Hidemi’s Rambling by Hidemi Woods

Singer, Songwriter and Author from Kyoto, Japan.

Hidemi’s Rambling No.387

This year has been full of big events for me. What I had never experienced before happened one after another throughout the year. The biggest earthquake in my life, an indescribable fear of radiation, daily blackouts, a shortage of food, and a move to a rural small town enclosed by high mountains. I had sensed strongly a change and a beginning of my new life. I’ve gotten accustomed to living in this small town that I had felt anxious about, and liked rural life more than I had expected. When I gaze up at the innumerable stars in the sky or snow-covered mountains from the window, I can’t help feeling a presence of something larger than life. I’ve been able to be more relaxed than before, as I got away from the stress of city life with too many people around. One thing to regret for this year is that I hardly worked for my music. Turmoil in moving to a new place and setting up my home studio all over again ate up my time. Now that I’m already used to rural life where time passes slowly, I’m almost terrified at the thought of how long it will take to complete my next song…

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Sunrise / 88th Planet [001]

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Hidemi’s Rambling No.386

My late grandfather liked to go out and often wanted to take me with him when I was little. Although I didn’t like to go out with him, I couldn’t say so because he was a tycoon in my family. There were two reasons why going out with him wasn’t fun. One was because I was tense all the time being with him who used to be very strict. The other was because he sometimes took me to weird places such as the porn movies or a betting ticket office. So, when he said to me “Let’s go to a Christmas party together!” one day before Christmas, I sighed and felt dismal. It wasn’t common in Japan to have a Christmas party back then and I couldn’t imagine what it was like. It sounded shady enough since the offer came out from my grandfather. Of course I didn’t say no and left for the party with him. The site was a small place looking like a community center. Several men were busy working in and out of the place. One of them spotted my grandfather in front of the building and greeted joyfully. He seemed so happy to have us. My grandfather was a head of a local senior citizen club and it turned out to be the club party. We arrived before the party officially started, but he led us inside. We were handed party hats and told to put on. The small hall was dark and had pretty Christmas decorations and music. There were a few snack stands and we were given tickets for the snack. Just for two of us, they worked in a hurry and let us know when the snack was ready one by one. While people working there and my grandfather were all cheerful, I was cautious and sit tight because everything was totally new for me. I had never seen grown-ups having a Christmas party, had never put on a party hat, had never been suggested dancing, and had never seen my strict grandfather in such a good mood. We left when other guests began to show up. It was a sort of handmade party and not a gorgeous one. But unexpectedly, it was the best Christmas party I could remember…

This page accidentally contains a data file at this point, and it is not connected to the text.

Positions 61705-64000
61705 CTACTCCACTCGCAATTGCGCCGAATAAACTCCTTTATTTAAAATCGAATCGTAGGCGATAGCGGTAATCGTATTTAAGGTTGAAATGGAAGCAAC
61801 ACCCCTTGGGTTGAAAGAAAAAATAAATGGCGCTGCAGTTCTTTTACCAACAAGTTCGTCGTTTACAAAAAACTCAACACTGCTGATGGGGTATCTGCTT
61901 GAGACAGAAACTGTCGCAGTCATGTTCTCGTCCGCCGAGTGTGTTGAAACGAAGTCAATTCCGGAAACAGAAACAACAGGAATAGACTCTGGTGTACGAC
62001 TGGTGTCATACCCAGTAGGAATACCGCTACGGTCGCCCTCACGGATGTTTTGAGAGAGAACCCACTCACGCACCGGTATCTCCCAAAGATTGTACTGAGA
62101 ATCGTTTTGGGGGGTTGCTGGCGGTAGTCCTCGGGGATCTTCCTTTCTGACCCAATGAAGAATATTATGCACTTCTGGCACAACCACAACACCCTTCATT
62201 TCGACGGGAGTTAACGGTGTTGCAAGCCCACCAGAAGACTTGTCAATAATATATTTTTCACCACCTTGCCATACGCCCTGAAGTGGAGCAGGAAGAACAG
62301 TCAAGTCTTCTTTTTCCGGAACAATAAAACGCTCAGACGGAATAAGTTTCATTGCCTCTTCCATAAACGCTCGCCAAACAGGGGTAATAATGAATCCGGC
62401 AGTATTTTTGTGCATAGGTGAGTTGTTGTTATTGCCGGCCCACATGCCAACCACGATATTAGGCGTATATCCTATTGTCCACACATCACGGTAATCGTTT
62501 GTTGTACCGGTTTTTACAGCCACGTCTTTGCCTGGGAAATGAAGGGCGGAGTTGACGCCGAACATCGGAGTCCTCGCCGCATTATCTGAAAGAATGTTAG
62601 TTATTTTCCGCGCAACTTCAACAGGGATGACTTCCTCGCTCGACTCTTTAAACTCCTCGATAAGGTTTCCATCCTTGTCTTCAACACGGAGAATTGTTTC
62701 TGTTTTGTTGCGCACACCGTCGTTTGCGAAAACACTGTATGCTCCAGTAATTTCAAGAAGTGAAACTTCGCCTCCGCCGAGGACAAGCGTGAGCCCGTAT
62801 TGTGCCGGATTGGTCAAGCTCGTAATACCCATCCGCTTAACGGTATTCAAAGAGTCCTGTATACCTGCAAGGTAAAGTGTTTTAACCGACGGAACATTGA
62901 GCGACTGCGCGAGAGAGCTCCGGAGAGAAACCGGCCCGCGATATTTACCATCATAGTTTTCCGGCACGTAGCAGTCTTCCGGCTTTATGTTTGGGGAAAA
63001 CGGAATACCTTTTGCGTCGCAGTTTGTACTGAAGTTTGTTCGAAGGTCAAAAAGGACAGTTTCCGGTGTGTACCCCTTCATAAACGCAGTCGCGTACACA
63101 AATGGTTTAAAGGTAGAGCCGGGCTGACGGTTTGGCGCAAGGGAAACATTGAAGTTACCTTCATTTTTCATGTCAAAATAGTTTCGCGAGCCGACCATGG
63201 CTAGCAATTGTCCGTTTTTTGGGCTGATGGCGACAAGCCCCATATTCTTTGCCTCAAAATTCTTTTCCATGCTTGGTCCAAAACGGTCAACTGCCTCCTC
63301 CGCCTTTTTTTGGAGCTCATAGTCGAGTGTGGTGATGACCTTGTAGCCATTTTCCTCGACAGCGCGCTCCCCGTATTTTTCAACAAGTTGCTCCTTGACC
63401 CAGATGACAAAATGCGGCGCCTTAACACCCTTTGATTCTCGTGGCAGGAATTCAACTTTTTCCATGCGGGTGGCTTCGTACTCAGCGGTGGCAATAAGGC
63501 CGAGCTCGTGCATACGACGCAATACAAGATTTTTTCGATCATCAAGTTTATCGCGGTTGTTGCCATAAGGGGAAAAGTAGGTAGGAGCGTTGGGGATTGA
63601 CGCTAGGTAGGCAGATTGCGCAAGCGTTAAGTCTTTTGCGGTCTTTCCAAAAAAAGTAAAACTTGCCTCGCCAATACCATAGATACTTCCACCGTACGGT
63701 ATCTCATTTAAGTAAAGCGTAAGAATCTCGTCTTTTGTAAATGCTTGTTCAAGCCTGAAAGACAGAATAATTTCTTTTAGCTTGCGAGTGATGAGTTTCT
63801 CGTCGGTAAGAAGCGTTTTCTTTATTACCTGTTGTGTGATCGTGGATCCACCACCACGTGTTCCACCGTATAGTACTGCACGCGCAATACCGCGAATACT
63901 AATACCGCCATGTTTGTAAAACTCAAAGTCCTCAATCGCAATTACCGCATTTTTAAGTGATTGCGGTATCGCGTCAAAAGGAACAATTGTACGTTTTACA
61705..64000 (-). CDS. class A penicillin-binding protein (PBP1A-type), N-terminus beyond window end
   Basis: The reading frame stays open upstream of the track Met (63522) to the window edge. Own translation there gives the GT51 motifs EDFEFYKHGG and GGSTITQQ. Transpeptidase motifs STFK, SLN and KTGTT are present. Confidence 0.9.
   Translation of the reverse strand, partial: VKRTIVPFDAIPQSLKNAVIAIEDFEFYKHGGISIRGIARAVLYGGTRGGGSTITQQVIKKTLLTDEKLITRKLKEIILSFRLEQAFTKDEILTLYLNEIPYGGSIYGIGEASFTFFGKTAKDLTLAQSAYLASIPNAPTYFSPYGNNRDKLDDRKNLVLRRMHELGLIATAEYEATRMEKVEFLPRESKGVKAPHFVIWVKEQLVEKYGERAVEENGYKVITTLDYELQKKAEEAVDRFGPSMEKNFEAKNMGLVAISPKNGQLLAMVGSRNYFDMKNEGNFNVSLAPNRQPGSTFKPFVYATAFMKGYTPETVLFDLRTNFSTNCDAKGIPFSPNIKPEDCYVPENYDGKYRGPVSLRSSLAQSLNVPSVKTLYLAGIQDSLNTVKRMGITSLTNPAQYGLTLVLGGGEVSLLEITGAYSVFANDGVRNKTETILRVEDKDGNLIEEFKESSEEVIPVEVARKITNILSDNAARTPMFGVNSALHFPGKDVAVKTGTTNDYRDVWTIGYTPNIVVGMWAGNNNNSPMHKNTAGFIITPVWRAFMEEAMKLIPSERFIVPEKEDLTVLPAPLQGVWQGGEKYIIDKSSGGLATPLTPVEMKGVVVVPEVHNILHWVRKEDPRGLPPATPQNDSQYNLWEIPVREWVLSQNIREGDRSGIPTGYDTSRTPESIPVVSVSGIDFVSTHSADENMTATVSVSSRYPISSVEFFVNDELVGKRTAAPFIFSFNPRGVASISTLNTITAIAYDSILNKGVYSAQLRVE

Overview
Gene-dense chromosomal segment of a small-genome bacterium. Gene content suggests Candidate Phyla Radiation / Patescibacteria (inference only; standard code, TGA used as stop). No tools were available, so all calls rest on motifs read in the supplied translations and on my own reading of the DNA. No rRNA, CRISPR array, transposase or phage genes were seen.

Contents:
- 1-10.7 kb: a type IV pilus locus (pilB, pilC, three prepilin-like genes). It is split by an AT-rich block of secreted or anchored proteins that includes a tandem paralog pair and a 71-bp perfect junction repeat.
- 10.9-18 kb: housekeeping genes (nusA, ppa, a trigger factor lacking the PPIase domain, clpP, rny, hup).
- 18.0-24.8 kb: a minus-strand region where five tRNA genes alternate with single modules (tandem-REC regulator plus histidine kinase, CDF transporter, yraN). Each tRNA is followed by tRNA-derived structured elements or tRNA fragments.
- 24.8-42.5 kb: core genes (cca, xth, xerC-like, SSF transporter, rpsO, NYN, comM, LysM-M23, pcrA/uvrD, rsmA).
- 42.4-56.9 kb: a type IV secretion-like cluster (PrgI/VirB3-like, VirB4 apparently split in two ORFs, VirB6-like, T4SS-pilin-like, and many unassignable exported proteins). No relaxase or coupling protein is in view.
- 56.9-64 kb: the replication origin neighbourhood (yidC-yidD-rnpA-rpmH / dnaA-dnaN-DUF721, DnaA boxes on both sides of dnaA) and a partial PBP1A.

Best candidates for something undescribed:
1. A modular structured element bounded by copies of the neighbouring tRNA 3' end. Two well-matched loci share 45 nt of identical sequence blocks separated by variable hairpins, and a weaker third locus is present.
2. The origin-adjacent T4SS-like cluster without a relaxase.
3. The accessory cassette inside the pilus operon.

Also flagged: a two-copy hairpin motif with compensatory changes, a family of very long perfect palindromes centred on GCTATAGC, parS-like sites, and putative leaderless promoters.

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Hidemi’s Rambling No.385